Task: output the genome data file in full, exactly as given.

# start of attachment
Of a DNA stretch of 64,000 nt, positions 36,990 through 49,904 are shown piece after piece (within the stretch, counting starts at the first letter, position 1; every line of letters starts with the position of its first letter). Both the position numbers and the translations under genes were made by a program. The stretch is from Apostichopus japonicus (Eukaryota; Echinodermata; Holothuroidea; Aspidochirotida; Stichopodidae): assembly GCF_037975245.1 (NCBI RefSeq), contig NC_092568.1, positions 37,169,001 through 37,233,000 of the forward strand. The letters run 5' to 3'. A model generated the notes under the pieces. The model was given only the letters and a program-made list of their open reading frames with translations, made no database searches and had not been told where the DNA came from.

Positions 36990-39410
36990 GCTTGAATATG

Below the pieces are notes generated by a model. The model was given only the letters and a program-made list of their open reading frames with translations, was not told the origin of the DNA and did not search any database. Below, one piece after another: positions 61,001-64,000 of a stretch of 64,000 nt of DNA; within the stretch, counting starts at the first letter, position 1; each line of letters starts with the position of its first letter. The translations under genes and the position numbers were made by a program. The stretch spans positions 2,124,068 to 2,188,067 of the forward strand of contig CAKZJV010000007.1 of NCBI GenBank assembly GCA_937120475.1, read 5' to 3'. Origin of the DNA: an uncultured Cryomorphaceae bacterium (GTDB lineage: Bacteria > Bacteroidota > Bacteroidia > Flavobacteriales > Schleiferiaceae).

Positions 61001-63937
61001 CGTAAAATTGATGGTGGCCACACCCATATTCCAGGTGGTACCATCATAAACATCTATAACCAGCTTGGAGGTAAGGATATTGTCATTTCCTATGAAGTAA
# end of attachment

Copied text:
Of a DNA stretch of 64,000 nt, positions 36,990 through 49,904 are shown piece after piece (within the stretch, counting starts at the first letter, position 1; every line of letters starts with the position of its first letter). Both the position numbers and the translations under genes were made by a program. The stretch is from Apostichopus japonicus (Eukaryota; Echinodermata; Holothuroidea; Aspidochirotida; Stichopodidae): assembly GCF_037975245.1 (NCBI RefSeq), contig NC_092568.1, positions 37,169,001 through 37,233,000 of the forward strand. The letters run 5' to 3'. A model generated the notes under the pieces. The model was given only the letters and a program-made list of their open reading frames with translations, made no database searches and had not been told where the DNA came from.

Positions 36990-39410
36990 GCTTGAATATG

Below the pieces are notes generated by a model. The model was given only the letters and a program-made list of their open reading frames with translations, was not told the origin of the DNA and did not search any database. Below, one piece after another: positions 61,001-64,000 of a stretch of 64,000 nt of DNA; within the stretch, counting starts at the first letter, position 1; each line of letters starts with the position of its first letter. The translations under genes and the position numbers were made by a program. The stretch spans positions 2,124,068 to 2,188,067 of the forward strand of contig CAKZJV010000007.1 of NCBI GenBank assembly GCA_937120475.1, read 5' to 3'. Origin of the DNA: an uncultured Cryomorphaceae bacterium (GTDB lineage: Bacteria > Bacteroidota > Bacteroidia > Flavobacteriales > Schleiferiaceae).

Positions 61001-63937
61001 CGTAAAATTGATGGTGGCCACACCCATATTCCAGGTGGTACCATCATAAACATCTATAACCAGCTTGGAGGTAAGGATATTGTCATTTCCTATGAAGTAA